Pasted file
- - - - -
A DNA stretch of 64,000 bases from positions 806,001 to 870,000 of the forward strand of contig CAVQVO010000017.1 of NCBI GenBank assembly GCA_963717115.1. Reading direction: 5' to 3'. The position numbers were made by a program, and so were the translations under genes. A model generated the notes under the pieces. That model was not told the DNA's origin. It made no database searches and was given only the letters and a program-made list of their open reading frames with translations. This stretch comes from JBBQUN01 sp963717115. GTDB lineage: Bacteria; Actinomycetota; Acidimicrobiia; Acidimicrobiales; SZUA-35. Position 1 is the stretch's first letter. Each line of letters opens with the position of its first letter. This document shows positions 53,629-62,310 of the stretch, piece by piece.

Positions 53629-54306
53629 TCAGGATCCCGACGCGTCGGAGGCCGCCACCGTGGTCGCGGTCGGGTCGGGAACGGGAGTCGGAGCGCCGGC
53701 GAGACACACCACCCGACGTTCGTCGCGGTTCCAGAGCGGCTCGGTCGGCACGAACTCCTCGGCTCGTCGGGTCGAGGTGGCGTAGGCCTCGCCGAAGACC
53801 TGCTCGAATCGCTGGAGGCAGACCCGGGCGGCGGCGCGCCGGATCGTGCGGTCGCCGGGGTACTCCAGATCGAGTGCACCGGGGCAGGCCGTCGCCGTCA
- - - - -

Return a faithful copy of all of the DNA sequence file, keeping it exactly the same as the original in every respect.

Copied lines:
A DNA stretch of 64,000 bases from positions 806,001 to 870,000 of the forward strand of contig CAVQVO010000017.1 of NCBI GenBank assembly GCA_963717115.1. Reading direction: 5' to 3'. The position numbers were made by a program, and so were the translations under genes. A model generated the notes under the pieces. That model was not told the DNA's origin. It made no database searches and was given only the letters and a program-made list of their open reading frames with translations. This stretch comes from JBBQUN01 sp963717115. GTDB lineage: Bacteria; Actinomycetota; Acidimicrobiia; Acidimicrobiales; SZUA-35. Position 1 is the stretch's first letter. Each line of letters opens with the position of its first letter. This document shows positions 53,629-62,310 of the stretch, piece by piece.

Positions 53629-54306
53629 TCAGGATCCCGACGCGTCGGAGGCCGCCACCGTGGTCGCGGTCGGGTCGGGAACGGGAGTCGGAGCGCCGGC
53701 GAGACACACCACCCGACGTTCGTCGCGGTTCCAGAGCGGCTCGGTCGGCACGAACTCCTCGGCTCGTCGGGTCGAGGTGGCGTAGGCCTCGCCGAAGACC
53801 TGCTCGAATCGCTGGAGGCAGACCCGGGCGGCGGCGCGCCGGATCGTGCGGTCGCCGGGGTACTCCAGATCGAGTGCACCGGGGCAGGCCGTCGCCGTCA